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Grade: A-Poison (1991)

Director: Todd Haynes

Stars: Scott Renderer, James Lyons, Larry Maxwell

Release Company: Fox Lorber

MPAA Rating: R

Best Gay Cinema

Todd Haynes: Poison

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"A child is born and he is given a name. Suddenly, he can see himself. He recognizes his position in the world. For many, this experience, like that of being born, is one of horror."
Jean Genet quotes punctuate Todd Haynes' controversial 1991 Poison, a triad of three separate films intricately interwoven and linked thematically to make a whole. Although each story is shot in a distinct style, they are connected simultaneously in a non-linear narrative that provokes meditation on some aspect of "crime" and "punishment" and involves sex/sexuality in some form.

Shot like a news report, "Hero" tells the story of seven-year old Richie Beacon, who kills his brutally abusive father, and disappears in a mysterious way, according to his mother. The interviews with neighbors, teachers, and friends provide a touch of humor in the least developed of the three stories--I chuckled at the reference of the missing boy's face appearing on milk cartons and the typical reactions of the older acquaintances when hearing the news about the shooting.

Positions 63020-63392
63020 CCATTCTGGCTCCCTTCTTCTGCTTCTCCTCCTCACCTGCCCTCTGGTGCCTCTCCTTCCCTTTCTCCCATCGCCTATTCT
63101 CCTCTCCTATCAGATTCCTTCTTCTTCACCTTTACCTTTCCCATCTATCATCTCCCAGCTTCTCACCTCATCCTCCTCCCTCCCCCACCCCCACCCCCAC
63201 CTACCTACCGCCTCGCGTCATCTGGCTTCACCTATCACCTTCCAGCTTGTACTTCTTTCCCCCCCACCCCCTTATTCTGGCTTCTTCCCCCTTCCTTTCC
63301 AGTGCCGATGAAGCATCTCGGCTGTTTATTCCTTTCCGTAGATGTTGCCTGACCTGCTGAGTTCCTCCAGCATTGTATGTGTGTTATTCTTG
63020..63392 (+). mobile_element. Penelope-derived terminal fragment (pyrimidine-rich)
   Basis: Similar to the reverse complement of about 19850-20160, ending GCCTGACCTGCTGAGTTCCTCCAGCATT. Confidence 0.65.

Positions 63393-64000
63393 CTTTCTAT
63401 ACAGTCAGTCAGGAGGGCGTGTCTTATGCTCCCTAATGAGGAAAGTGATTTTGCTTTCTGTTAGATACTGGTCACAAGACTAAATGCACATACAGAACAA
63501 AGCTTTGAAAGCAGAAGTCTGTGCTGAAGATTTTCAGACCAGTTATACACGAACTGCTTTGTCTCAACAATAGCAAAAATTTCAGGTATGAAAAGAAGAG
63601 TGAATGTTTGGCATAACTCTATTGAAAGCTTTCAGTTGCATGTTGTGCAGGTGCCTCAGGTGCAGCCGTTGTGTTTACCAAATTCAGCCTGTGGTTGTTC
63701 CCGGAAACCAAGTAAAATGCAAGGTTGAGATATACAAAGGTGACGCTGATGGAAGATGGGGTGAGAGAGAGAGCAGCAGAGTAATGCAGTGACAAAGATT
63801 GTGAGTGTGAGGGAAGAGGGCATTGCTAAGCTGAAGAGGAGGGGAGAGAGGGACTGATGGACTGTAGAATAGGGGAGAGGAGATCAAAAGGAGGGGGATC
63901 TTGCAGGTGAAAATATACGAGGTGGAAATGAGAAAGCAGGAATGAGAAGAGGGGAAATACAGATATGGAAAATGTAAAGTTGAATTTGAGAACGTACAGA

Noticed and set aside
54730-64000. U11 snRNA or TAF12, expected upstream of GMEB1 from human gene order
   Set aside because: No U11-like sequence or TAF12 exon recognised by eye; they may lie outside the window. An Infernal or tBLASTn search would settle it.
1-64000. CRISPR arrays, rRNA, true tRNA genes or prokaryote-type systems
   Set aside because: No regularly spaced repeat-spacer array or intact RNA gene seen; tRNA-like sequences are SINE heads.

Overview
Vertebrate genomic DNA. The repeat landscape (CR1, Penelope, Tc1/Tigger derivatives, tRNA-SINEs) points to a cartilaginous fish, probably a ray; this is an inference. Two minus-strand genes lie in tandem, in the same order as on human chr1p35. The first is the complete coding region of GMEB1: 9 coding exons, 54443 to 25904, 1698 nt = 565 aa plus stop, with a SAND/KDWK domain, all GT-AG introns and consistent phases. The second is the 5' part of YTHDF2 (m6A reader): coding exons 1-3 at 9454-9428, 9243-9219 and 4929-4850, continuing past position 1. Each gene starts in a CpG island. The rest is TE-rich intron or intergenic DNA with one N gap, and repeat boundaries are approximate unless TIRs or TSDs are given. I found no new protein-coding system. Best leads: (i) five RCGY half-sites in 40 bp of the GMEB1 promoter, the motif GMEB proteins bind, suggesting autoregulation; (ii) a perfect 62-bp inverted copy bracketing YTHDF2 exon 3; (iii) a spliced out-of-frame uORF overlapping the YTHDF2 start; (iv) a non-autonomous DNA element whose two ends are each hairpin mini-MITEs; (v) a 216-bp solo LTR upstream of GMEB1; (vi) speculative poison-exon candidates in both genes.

"Horror" is filmed like a classic B movie about some monster. In this case the Dr. Jeckyll/Mr. Hyde character turns out to be Dr. Thomas Graves (Larry Maxwell), who has been hungry for knowledge ever since he was a child. This time he applies his molecular coagulation theory to isolate the sex drive. Unfortunately, he drinks the entire potion after meeting an attractive lady who wants to serve as his assistant, and he becomes the Leper Sex Killer, complete with bad peeling makeup that gets passed on to others in a thinly disguised metaphor for the AIDS epidemic. "Horror" also contains a scene that most pointedly ties the three stories together when the suicidal and highly contagious scientist screams out that the horrified viewers are really just like him.